This year has been one of the most active of what now feels like a career as an artist. SO MANY amazing firsts happened this year, and all of them were linked to an amazing group of colleagues and friends, so to ALL OF YOU – thank you so much!

It is hard to know where to begin so I am going to start with collaborations and then go to some personal milestones. I curated or helped put together some exhibitions including the women create biennial with my amazing enabler Jennifer Schlick!

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Then March became April and my hometown was invaded by two waves of British artists in an event we called Colonize, with an exhibition across two galleries, workshops, lectures and lots of community building. None of which would have happened without help from Wendy (SCI) & Bruce (Basement Arts Project) and all the artists involved. Not only did we get to be on the radio – we also became video stars and front page news!

we made the FRONT PAGE of the local newspaper!!

we made the FRONT PAGE of the local newspaper!!

I also put together this exhibit for the Dykeman Young Gallery – and then I was asked to become a part time curator at the 3rd on 3rd Gallery, and created these two shows to round out the year.

FRESH PC show-Poster

I’m looking forward to playing with new artists in the gallery in the coming year!

I was also able to share my work through workshops, here in my own studio and at a few other places, like WNYBAC, The Morgan Conservatory and CBA in NYC. To everyone who signed up to take a class with me – an enormous THANK YOU for giving me the opportunity to travel and share my work and meet such amazing artists!! I REALLY hope next year provides some similar experiences for me!

Of course I did also manage to squeeze in (not enough) work of my own. It seems this year has been a bit bogged down in large slow projects, but of course I made plenty of books, some beautiful commissions, and got to play in my art journal frequently.

just learned this french stitch - so pretty!

just learned this french stitch – so pretty!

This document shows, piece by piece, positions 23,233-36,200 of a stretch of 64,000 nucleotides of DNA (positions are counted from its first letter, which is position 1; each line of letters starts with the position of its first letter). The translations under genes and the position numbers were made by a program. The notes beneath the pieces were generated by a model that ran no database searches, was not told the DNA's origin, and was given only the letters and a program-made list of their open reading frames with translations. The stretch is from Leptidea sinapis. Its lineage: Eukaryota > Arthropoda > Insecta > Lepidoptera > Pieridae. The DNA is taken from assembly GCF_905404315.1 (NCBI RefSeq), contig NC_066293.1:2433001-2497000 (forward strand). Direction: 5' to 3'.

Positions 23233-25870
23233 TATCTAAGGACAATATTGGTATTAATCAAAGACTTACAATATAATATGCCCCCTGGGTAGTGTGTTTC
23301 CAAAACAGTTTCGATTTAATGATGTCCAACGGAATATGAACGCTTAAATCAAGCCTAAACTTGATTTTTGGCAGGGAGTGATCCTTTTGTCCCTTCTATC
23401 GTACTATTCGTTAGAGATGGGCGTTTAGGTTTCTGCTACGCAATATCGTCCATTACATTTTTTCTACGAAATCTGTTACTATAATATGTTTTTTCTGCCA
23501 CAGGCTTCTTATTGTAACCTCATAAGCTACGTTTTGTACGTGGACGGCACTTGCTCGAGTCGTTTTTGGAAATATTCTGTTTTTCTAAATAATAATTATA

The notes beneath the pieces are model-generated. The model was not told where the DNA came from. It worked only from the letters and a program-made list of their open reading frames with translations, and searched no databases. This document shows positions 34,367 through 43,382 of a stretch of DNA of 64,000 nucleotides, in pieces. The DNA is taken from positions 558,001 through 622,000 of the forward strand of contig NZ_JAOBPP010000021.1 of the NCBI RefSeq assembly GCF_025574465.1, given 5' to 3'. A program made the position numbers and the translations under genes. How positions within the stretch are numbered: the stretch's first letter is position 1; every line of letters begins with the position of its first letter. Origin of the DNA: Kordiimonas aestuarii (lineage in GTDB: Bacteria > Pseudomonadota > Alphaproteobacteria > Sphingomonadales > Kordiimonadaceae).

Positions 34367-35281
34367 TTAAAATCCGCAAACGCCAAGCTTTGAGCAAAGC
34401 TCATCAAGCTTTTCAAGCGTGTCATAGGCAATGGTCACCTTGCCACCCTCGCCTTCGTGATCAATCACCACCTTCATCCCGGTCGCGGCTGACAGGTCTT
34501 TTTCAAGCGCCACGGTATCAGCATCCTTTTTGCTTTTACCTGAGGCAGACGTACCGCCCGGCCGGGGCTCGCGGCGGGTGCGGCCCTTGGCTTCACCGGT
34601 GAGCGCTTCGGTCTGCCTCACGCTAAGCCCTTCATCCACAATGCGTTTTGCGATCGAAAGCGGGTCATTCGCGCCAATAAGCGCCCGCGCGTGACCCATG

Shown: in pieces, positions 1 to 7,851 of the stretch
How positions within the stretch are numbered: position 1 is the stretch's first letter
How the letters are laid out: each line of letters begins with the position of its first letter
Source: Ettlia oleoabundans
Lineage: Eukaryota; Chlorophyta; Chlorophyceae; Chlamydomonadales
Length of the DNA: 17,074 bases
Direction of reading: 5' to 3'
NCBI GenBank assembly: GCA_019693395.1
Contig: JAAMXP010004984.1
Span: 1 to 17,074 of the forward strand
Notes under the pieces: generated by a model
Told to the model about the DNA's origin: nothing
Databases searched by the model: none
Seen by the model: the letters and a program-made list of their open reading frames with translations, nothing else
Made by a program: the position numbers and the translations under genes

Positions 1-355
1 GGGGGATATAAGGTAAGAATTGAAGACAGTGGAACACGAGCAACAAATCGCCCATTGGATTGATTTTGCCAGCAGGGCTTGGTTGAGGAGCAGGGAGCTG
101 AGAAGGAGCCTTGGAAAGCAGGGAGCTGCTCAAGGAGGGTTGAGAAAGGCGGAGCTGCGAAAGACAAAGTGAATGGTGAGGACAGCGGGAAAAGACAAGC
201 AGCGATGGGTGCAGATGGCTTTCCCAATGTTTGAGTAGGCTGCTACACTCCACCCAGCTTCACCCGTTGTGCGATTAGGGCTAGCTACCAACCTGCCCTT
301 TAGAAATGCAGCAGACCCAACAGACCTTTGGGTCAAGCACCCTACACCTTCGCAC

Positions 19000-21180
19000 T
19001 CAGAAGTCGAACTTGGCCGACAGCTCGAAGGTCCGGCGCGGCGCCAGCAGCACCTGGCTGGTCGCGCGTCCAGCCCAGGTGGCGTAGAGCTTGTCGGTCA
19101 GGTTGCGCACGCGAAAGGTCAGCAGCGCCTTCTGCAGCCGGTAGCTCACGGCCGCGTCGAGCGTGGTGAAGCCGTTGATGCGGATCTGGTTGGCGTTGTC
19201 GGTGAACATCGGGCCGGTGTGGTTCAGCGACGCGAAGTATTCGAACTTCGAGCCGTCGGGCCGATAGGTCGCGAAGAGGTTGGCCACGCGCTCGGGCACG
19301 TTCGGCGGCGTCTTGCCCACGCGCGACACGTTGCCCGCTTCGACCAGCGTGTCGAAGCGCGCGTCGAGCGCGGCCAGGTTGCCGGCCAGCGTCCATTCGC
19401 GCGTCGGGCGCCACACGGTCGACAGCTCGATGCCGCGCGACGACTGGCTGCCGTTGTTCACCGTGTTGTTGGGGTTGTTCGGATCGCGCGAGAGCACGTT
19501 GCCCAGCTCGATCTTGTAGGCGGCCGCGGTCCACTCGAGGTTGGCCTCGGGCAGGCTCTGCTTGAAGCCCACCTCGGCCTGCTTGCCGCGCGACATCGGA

back view of the tiny book

my table display at bookfest

my table at WNYBAC’s bookfest

OH and I was completely sidetracked by sewing on all manner of things and learning how to put needlelace on leaves – I am pretty sure there is more of THAT to come

magnolia leaf with needle lace bars

magnolia leaf with needle lace bars

photo by Jennifer Schlick

photo by Jennifer Schlick

I exhibited a bit, and I also managed to fit a small solo show in, along with many trips to hospitals and doctors as members of my immediate family struggled with health problems.

Thank you for indulging my trip down memory lane, here’s to a very happy super healthy art-filled new year for us all!

NYC – Day 2

I hope no one out there was waiting with baited breath for me to finish the tale? Life this year has a way of laughing at my best laid plans. Oh well, for those who do want to hear the end of the tale, here we go.

I was first into the building on Sunday morning (after another delicious bagel) and was glad I had an extra pair of student hands to help navigate all the keys and alarms. I think I am not really cut out for big city life!

On day two there is a lot of folding – twenty two signatures, and then all those signatures needed to be punched at quarter inch intervals. Once that task was completed we created a book block using a french link stitch over two tapes, leaving a space in the center of the binding which would hold the embroidered design.

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Really creating the book block takes more time than the actual embroidered binding – especially once someone has worked out the sewing chart! What is so exciting for me as a teacher is seeing how every participant takes an idea and then sets about making it their own and brainstorming ways to incorporate the new knowledge into their own practice. It makes prepping for a class, and travel, and airports, and noisy hotel rooms all worth while!

After class I just had time for a quick visit with Esther Smith and a college friend who lives in Brooklyn before a terrifying taxi ride to JFK to fly back home again. It was a wonderful break, and much of the snow was gone by the time I got back, an added bonus! I wish the class hadn’t been in the middle of the semester – I felt like such a traitor not going to see a single museum, but hopefully I’ll be back soon.